Since the whole basis for the series, the reason fans loved it, was its Eastern orientation, this is a stupid reason to change things. Would you take Superman's Krypton or the Lord of the Rings' Middle Earth and make it black or Asian? Why not, if you sincerely believe in color-blind casting?
A couple postings demolish the arguments for Shyamalan's whitewashing of Airbender. These apply to other works of fiction too. For instance, eliminating Indians in the TV show Crusoe or casting Johnny Depp as Tonto.
Is 'The Last Airbender' Racist ... or Just Drawn That Way?
By Gary Susman
Well, context matters. All of those characters are relative ciphers, people who don't have much backstory, and what little backstory they do have isn't especially tied to their race or culture, the way it is for the main characters in 'Airbender.' Also, white people don't have a long history of being underrepresented in Hollywood films, or of being reduced to racial caricatures, or of only getting to play villains.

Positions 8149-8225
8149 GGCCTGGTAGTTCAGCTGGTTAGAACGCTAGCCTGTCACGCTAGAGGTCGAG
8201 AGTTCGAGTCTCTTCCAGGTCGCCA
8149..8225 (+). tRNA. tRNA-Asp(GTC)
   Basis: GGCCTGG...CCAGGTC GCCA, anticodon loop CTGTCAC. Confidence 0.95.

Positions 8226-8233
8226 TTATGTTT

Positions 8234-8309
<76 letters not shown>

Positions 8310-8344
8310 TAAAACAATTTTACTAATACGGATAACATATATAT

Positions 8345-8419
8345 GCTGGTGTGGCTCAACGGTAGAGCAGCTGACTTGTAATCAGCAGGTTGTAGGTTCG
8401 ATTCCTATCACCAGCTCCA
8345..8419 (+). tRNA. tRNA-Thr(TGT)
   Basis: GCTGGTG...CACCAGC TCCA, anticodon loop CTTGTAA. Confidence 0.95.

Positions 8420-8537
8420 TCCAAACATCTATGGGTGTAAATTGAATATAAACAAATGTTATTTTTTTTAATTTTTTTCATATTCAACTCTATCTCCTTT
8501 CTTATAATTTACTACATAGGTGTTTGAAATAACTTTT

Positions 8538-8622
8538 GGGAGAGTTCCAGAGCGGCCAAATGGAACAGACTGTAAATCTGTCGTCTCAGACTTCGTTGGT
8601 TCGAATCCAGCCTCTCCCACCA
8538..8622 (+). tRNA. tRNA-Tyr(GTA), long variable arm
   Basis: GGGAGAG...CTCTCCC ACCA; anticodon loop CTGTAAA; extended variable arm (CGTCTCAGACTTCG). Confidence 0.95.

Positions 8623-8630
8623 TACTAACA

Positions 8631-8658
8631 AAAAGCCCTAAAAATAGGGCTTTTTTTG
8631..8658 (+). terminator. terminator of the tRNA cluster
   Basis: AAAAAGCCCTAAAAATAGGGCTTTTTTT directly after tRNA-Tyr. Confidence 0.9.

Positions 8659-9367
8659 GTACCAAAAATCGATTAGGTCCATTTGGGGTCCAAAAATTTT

As for the The Wild Wild West, it was a decades-old property that no one cared about. Besides, it was so devoid of racial context that casting Smith didn't matter.
Marketing isn't the issue
By Q. Le
And who is to say Asian actors in distinctly Asian narratives are any less capable of drawing in American audiences? Ang Lee’s “Crouching Tiger, Hidden Dragon” in 2000 opened the gateways to a Hollywood flood of Hong Kong and Asian cinema that had been established by star Asian actor predecessors such as Bruce Lee and Jackie Chan.
No, most worlds start out white, and the brown ones often become white. This pattern is evidence of Hollywood's racism.
Would fans of Superman or Lord of the Rings accept their beloved characters becoming black or Asian? No, of course not. Then why should fans of The Last Airbender accept this whitewashing?
This argument flies from the ends of Shyalaman and Paramount defenders, who believe that in this day and age we should all be colorblind to race and its associated implications.
However, as presented in the PBS award-winning documentary “Unnatural Causes,” it’s been proven that ethnic minorities, compared to White Americans in the same socioeconomic statuses, have higher rates of chronic illnesses such as cardiovascular diseases and heart attacks than their white counterparts.
These higher rates are the result of allostatic load and weathering–the resultant and combined stresses that can result from differing levels of racism that are either explicit or implicit.
For more on casting The Last Airbender, see M. Night vs. The Internet: The Airbender Mash-up and Last Airbender Is "Completely Atrocious." For more on casting issues in general, see Denzel Washington as JFK? and Indians Hold Steady at 0.3%.